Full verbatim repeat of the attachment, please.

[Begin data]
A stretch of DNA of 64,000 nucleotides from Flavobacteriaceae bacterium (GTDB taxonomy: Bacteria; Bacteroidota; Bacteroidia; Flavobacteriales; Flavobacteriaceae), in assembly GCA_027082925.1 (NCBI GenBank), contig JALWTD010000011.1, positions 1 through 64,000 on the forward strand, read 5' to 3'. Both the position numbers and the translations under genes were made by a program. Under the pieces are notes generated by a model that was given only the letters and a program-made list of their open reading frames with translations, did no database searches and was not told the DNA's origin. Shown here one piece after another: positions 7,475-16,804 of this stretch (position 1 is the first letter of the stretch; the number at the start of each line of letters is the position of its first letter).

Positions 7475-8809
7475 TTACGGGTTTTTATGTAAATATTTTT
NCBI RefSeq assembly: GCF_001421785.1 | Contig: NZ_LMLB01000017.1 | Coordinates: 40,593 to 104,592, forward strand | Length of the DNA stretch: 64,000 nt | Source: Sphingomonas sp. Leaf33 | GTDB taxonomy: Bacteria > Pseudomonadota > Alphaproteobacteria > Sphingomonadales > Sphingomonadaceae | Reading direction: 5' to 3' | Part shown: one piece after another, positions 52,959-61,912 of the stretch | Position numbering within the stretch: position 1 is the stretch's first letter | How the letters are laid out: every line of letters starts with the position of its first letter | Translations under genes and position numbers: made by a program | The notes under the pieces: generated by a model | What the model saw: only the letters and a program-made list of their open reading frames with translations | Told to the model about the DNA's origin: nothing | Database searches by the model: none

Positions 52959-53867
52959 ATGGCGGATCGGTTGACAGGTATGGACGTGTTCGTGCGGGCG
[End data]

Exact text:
A stretch of DNA of 64,000 nucleotides from Flavobacteriaceae bacterium (GTDB taxonomy: Bacteria; Bacteroidota; Bacteroidia; Flavobacteriales; Flavobacteriaceae), in assembly GCA_027082925.1 (NCBI GenBank), contig JALWTD010000011.1, positions 1 through 64,000 on the forward strand, read 5' to 3'. Both the position numbers and the translations under genes were made by a program. Under the pieces are notes generated by a model that was given only the letters and a program-made list of their open reading frames with translations, did no database searches and was not told the DNA's origin. Shown here one piece after another: positions 7,475-16,804 of this stretch (position 1 is the first letter of the stretch; the number at the start of each line of letters is the position of its first letter).

Positions 7475-8809
7475 TTACGGGTTTTTATGTAAATATTTTT
NCBI RefSeq assembly: GCF_001421785.1 | Contig: NZ_LMLB01000017.1 | Coordinates: 40,593 to 104,592, forward strand | Length of the DNA stretch: 64,000 nt | Source: Sphingomonas sp. Leaf33 | GTDB taxonomy: Bacteria > Pseudomonadota > Alphaproteobacteria > Sphingomonadales > Sphingomonadaceae | Reading direction: 5' to 3' | Part shown: one piece after another, positions 52,959-61,912 of the stretch | Position numbering within the stretch: position 1 is the stretch's first letter | How the letters are laid out: every line of letters starts with the position of its first letter | Translations under genes and position numbers: made by a program | The notes under the pieces: generated by a model | What the model saw: only the letters and a program-made list of their open reading frames with translations | Told to the model about the DNA's origin: nothing | Database searches by the model: none

Positions 52959-53867
52959 ATGGCGGATCGGTTGACAGGTATGGACGTGTTCGTGCGGGCG